When my application was received, we got word that a local photographer was being contacted to connect with us. That local photographer was Jessica (I wrote about our shoot here).
The photos are amazing full stop. They show a family anew - this family, where the husband and wife actually appreciate and show love to one another and where the children know mom is not a superhero per se but a tough broad and even the loyal pup gets in on the action... See more below ->
PS: Don't tell my dad I am posing half naked on the internet - thanks bye!
So yesterday was The Big Squeeze time-for-the-big-squeeze.html and those of you who follow me on insta or twitter (what are you waiting for if you don't @thetimebetweenis and @timebetweenis, respectively) know I was given the "Negative Mammogram" (or cancer free news) for my left breast! YEAH!
I did not realize HOW freaked out I was about this damn test until the day before (as I posted about in the blog post about it on 12/20 to try to manage the emotions). However, in retrospect, I do realize I had been freaked out about this appointment for at least 2 weeks, if not more. The stress came out in other ways as I was in total denial about it. I mean, this is the new me, I practice gratitude, nothing bothers me, I am tough as shit and all that malarkey. OMG this cannot be. I cannot hide how I feel from myself so in thinking about how I shared about the other feelings of PTSD I experienced with the other testing I decided to do this quarter (because I am stupid - seriously, read this -> all-about-the-ptsd-post-breast-cancer.html) I am going to lay out my plan for how to manage these appointments in the future to help me overcome my insanity.
Some of the things I noticed before the big appointment...
Before the big day on 12/21, I had been obsessively "hiding" in my phone and Kindle to the point that my eyes were hurting. I find that after traumatic events or other weird things that have happened to me in the past, I become focused on always "distracting" myself and it is never a good thing. I love to read but to be reading until my eyes hurt is not a normal thing. In fact, it was hard for me to read books honestly and that is my favorite thing ever so I was just constantly starting and restarting books and not really reading.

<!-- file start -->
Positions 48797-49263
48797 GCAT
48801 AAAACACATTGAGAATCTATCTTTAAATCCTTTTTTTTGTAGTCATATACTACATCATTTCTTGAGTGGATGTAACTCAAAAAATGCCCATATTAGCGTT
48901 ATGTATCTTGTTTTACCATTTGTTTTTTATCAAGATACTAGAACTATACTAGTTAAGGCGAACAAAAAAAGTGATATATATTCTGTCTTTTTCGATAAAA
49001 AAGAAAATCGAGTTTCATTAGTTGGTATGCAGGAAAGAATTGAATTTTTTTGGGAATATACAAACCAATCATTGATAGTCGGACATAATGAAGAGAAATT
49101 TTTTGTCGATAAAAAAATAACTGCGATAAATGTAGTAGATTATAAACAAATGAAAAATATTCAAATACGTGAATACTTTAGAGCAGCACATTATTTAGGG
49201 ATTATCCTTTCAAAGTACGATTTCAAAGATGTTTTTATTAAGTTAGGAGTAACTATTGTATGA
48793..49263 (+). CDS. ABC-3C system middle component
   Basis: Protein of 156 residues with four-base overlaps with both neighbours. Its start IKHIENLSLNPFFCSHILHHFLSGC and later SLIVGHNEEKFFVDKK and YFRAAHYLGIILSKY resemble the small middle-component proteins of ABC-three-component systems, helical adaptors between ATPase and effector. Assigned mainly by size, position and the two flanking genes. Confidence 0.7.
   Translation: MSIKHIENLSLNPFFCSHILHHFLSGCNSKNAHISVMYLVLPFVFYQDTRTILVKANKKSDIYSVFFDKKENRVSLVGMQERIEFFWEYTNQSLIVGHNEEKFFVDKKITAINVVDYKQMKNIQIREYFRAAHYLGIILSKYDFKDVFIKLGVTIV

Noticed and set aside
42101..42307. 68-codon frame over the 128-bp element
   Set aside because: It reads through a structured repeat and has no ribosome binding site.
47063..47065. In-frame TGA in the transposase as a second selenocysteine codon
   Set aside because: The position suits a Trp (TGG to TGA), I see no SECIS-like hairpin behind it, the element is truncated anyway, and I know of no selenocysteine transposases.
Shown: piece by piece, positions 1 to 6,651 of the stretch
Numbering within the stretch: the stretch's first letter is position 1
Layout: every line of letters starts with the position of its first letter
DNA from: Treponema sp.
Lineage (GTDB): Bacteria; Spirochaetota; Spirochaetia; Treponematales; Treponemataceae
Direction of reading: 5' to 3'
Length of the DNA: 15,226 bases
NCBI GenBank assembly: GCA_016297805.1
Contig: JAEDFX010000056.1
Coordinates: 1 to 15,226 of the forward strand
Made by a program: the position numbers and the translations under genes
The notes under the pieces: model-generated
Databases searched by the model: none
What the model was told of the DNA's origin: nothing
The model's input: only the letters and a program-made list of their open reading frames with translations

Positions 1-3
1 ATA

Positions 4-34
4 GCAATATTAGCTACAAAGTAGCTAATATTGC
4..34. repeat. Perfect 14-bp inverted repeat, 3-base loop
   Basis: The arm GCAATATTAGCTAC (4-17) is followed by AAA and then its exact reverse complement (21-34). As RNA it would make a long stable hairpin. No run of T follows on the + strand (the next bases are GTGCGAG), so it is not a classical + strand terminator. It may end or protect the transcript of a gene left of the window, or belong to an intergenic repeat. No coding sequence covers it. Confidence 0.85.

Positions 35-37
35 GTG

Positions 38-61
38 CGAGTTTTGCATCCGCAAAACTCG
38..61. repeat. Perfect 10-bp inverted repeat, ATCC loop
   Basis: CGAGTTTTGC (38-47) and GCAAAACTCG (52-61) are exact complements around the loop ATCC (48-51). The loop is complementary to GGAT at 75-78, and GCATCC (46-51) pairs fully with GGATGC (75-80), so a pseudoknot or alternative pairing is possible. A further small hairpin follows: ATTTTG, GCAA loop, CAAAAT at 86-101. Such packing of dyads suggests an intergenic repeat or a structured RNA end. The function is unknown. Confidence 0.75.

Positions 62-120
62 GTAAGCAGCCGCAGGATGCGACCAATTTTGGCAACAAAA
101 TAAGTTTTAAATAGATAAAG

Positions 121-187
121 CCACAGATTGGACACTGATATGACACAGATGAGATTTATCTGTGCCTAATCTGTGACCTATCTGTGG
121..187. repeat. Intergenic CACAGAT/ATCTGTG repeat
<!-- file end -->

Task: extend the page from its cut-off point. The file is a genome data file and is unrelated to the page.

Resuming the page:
Also, my sleep pattern was disrupted and although in all honesty I do find it harder to fall asleep post cancer treatment (this whole life after treatment thing deserves it's own post - note to self), I can normally sleep at some point. The past two weeks, I had trouble falling to sleep and also felt at a bunch of points that my eyes were just closed but I was awake. I also was apparently snappy and irritable with my husband and my dad. I mean, I often yell at my husband - I love him but we are exact opposites - but apparently, I was really in mega-bitch mode.
There were other subtle things like I found myself uninterested in eating and in preparing food. My appetite was gone and I guess I was just listless and not myself.
What I plan to do about it or why I plan to do anything at all...
Now, I know writing this and following it are going to be two entirely different things and I also know that no matter what, I will experience scanziety and/or fear during testing, and or other weird stuff that my body may decide to do that makes me worry like coughing too long and/or hip pain and/or anything that makes me go "Hmmmmmmmm....is that cancer?" SO as my big fuck you to cancer and the fact that I am at heart a nerd / project management professional (I have a certificate and everything, seriously, from the Project Management Institute and I am putting this bad boy to work right now), here is my "plan" on dealing with the SCANZIETY that happens before a medical appointment.
My Plan to follow whenever I have a big appointment related to CANCER:
1- TALK about my feelings - not just write them in the blog and expect everyone in my life to KNOW what I feel because they must read my blog.
I got this feeling standing in line at Five Below the other day that no one on line behind me would "know" I was a cancer patient - I no longer am bald and wearing a wig that might not "pass" as real hair, I no longer walk around with the pallor and fear of diagnosis permeating off my skin BUT the truth remains that I am still different and just like people do not know it by looking at me, my friends and family will not know how I am feeling if I do not communicate. *I found myself also pulling back from communicating with friends and stalk texting them because I did not want to mention my big appointment. When I was sharing stuff online too I was already pushed past my comfort zone because I was like DAMN what happens if I get bad news?